After watching Love Is Blind's Deepti Vempati declare, "I choose myself" during the show's season 2 finale, I thought about her statement for days. Those three words perfectly capture the space I'm in right now. Over the past few months, I've been in a deep state of reflection about my dating life. At 22 years old, it's still just begun. However, there's a lot to take inventory of already.
I entered my first long-term relationship at 15. Like many high schoolers, I was eager to experience those "first love" moments. Initially, the dynamic between my partner and me was fun and exciting. We'd go on movie dates, wear matching outfits (cringey… I know), and talk for hours every night after school. But over the two and half years we dated, it became unhealthy. He became emotionally abusive and manipulative. Every day felt like a roller coaster, as I wasn’t sure what version of him I'd be dealing with that day. I recognized our partnership was toxic, but spending years together fostered mutual codependency that made it hard to detach. We eventually separated a month before I headed off to college.
As I entered into the next chapter of young adulthood, being single felt foreign. I felt like I needed to be attached to someone else. At that time in my life, my insecurities led me to believe I needed outside validation (i.e., from significant others) to feel worthy and beautiful. Navigating the dating scene with this mindset led to several eye-opening experiences.
During my first year, I joined Tinder and became a chronic swiper. According to a 2018 study by the Journal of Behavioral Addictions, women were more likely to use Tinder to find “true love” and boost their self-esteem. This finding was very applicable to me at the time. Having on-demand access to mood-boosting compliments and conversation was what my lost 18-year-old self was looking for. I also thought the online dating route would make it easier to find "the one".
Most of my matches resulted in casual connections that fizzled out after a few texts or FaceTime calls, but some led to months-long "situationships". Though I wanted an exclusive relationship, I settled for undefined dynamics to hold onto their affection and attention. In many of these instances, I also ignored red flags and wound up on the receiving end of narcissism, gaslighting, and deception.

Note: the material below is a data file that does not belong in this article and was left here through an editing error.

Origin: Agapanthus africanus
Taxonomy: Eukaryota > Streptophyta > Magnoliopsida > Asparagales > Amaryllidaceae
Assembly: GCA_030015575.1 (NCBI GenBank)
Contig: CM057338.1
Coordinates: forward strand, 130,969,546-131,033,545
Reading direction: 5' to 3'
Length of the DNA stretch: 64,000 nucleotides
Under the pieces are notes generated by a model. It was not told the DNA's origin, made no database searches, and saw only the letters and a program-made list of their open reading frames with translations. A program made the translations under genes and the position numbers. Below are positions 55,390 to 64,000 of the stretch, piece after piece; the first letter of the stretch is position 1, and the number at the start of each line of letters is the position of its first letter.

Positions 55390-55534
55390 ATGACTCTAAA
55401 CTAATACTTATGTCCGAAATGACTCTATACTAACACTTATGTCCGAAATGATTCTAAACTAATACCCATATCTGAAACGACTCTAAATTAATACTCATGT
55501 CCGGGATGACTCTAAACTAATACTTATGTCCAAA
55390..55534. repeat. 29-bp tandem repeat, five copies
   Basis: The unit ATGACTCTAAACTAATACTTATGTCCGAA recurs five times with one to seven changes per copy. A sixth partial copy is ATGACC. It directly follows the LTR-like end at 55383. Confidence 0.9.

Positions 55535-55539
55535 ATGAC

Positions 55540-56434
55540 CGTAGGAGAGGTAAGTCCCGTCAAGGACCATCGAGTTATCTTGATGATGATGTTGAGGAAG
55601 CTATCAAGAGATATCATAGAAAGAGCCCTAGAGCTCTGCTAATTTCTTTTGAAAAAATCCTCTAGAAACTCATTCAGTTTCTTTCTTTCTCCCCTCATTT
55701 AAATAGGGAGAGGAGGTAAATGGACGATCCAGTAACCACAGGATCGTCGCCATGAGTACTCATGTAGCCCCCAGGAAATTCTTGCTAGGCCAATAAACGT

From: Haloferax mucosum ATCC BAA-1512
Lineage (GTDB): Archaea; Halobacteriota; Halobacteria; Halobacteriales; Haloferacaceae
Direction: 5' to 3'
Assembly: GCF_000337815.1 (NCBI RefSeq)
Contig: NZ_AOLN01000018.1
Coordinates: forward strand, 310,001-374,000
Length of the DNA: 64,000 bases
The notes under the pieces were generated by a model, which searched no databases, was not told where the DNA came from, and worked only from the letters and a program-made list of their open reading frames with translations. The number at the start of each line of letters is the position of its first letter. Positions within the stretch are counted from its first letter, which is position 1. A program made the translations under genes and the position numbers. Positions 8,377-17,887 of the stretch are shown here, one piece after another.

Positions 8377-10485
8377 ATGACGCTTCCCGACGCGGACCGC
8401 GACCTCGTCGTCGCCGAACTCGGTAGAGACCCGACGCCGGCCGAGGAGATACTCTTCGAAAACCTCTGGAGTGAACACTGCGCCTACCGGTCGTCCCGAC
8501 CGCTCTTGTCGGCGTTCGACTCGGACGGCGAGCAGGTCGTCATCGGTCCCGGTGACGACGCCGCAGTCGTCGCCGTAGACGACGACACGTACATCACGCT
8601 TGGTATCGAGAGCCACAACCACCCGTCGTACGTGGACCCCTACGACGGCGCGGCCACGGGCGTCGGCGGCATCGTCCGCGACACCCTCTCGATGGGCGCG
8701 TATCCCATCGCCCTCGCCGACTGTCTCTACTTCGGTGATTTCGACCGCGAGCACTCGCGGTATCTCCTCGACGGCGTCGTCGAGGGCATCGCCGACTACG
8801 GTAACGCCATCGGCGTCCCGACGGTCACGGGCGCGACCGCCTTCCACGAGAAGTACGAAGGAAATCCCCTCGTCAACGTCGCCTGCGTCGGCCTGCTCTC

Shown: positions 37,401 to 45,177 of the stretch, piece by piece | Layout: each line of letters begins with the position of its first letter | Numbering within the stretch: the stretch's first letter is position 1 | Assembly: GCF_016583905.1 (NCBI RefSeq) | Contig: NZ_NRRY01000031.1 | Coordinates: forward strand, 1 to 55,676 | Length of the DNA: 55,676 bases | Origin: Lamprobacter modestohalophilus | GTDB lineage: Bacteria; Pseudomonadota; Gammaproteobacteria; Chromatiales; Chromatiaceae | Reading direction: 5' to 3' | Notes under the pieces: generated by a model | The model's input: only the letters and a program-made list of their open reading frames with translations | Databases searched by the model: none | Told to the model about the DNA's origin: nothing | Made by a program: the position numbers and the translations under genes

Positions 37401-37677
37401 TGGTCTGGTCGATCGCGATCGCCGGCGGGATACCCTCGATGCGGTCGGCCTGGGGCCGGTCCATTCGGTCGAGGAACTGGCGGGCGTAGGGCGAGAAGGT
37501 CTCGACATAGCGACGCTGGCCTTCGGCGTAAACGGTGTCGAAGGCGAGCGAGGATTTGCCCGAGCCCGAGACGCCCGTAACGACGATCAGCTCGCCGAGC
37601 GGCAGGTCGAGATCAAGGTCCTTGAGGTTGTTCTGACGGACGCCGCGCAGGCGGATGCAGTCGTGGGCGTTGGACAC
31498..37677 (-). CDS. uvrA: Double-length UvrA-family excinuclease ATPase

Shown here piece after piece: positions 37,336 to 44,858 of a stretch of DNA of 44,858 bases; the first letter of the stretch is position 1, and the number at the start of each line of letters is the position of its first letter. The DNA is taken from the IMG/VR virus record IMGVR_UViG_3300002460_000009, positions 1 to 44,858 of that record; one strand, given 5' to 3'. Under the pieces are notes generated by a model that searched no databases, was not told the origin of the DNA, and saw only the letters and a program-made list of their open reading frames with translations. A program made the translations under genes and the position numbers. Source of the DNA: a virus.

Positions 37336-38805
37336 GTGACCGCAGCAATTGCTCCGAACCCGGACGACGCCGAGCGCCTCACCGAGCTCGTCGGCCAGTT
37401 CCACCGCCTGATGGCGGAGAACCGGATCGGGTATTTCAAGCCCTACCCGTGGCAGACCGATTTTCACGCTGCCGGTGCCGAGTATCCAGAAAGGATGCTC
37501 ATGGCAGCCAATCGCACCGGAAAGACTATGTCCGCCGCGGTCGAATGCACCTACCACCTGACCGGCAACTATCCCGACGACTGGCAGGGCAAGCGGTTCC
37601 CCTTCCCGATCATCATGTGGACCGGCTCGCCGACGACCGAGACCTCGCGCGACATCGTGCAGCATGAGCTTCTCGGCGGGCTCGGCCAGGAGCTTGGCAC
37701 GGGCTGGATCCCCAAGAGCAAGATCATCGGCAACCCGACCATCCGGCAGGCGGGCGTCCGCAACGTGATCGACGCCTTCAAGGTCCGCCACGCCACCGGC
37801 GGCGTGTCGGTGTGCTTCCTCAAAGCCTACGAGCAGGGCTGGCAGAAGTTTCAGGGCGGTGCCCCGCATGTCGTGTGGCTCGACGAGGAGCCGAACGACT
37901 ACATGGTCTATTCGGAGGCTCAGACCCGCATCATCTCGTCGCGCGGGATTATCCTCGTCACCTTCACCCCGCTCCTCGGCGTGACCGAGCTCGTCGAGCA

My turbulent dating experiences weren't limited to apps though. In early 2020, I connected with someone I knew through a mutual friend, and we dated for a year and a half. Our relationship had beautiful moments, but over time, the tumultuous moments overshadowed them.
When that relationship abruptly ended, I fell back into my old habit of swiping to make myself feel better. After striking up several pointless conversations with matches, I had to ask myself, Why won't you take a break from dating?
I was emotionally and mentally drained (and had been for a while). But this was the first time I acknowledged those feelings. It was clear I needed to remove myself from the dating scene for a bit. I've since deleted dating apps from my phone and have been focusing on cultivating my holistic happiness. Over the past six months, my self-growth and self-love journey has been triggering and healing simultaneously.
This process has involved assessing all the relationships (and "situationships") I've been in. As a writer, I've naturally taken to journaling about the peaks and pitfalls of each experience. While rehashing past traumas isn't pleasant, it's helped me gain clarity on what I want personally and romantically in the future. Finding a therapist to further learn from and work through these issues is also in the cards.
Setting boundaries has also been critical. Exes will often try to creep back into your life, and it can be easy to slip back into old situations because they feel familiar. Younger me would have quickly given in when an ex would ask to meet up, but that's no longer the case. I've learned how to say no and cut toxicity out of my life to protect my mental health. I'm focused on moving toward a happier future and not being weighed down by the past.
I've also taken the time to better understand myself throughout this period. I have repeatedly asked myself, Who is Olivia? This question has motivated me to explore my interests and invest in hobbies that spark joy. I've been able to cultivate passions like working on my podcast and learning a new language.
Striving to gain a firmer grasp of my sense of self has also encouraged me to delve deeper into my self-care practices. I've leaned into reciting daily affirmations, calling out the traits I appreciate in the mirror every morning. Being able to shift the way I think and speak about myself has already impacted how confidently I show up in the world and will help me navigate future relationships.
Ultimately, discovering my identity outside of romantic relationships has helped me recognize that I've always been complete. I've learned that my worth isn't tied to my relationship status. Choosing myself has helped me become the happiest I've ever been and allowed me to embrace the power of independence.
Love is beautiful, and partnership is something I want for myself one day. However, I want to be able to experience it in a healthy way. And for me to do that, I have to take a break from dating. There's no time line for when I'll step back into the dating pool. Instead, I'm choosing to let my intuition and instincts signal when the time is right.